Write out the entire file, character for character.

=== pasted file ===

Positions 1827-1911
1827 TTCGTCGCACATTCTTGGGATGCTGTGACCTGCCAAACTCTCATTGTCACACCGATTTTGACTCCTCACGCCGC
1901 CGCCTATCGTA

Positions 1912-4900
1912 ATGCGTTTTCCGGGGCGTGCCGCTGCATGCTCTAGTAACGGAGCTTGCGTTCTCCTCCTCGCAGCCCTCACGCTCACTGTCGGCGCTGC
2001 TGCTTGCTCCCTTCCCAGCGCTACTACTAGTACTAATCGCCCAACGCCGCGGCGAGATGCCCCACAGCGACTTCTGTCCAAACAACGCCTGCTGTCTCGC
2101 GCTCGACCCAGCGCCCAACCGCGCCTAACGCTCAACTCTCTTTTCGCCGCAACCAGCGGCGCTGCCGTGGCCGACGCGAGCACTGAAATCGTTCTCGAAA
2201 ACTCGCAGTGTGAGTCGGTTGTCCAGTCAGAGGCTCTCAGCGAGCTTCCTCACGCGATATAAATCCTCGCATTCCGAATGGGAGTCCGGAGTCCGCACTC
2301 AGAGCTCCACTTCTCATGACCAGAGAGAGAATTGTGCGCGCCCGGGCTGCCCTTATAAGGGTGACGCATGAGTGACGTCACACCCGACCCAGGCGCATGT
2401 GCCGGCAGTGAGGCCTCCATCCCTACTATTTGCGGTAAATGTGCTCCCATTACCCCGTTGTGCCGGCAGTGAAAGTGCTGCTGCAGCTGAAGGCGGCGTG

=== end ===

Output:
Positions 1827-1911
1827 TTCGTCGCACATTCTTGGGATGCTGTGACCTGCCAAACTCTCATTGTCACACCGATTTTGACTCCTCACGCCGC
1901 CGCCTATCGTA

Positions 1912-4900
1912 ATGCGTTTTCCGGGGCGTGCCGCTGCATGCTCTAGTAACGGAGCTTGCGTTCTCCTCCTCGCAGCCCTCACGCTCACTGTCGGCGCTGC
2001 TGCTTGCTCCCTTCCCAGCGCTACTACTAGTACTAATCGCCCAACGCCGCGGCGAGATGCCCCACAGCGACTTCTGTCCAAACAACGCCTGCTGTCTCGC
2101 GCTCGACCCAGCGCCCAACCGCGCCTAACGCTCAACTCTCTTTTCGCCGCAACCAGCGGCGCTGCCGTGGCCGACGCGAGCACTGAAATCGTTCTCGAAA
2201 ACTCGCAGTGTGAGTCGGTTGTCCAGTCAGAGGCTCTCAGCGAGCTTCCTCACGCGATATAAATCCTCGCATTCCGAATGGGAGTCCGGAGTCCGCACTC
2301 AGAGCTCCACTTCTCATGACCAGAGAGAGAATTGTGCGCGCCCGGGCTGCCCTTATAAGGGTGACGCATGAGTGACGTCACACCCGACCCAGGCGCATGT
2401 GCCGGCAGTGAGGCCTCCATCCCTACTATTTGCGGTAAATGTGCTCCCATTACCCCGTTGTGCCGGCAGTGAAAGTGCTGCTGCAGCTGAAGGCGGCGTG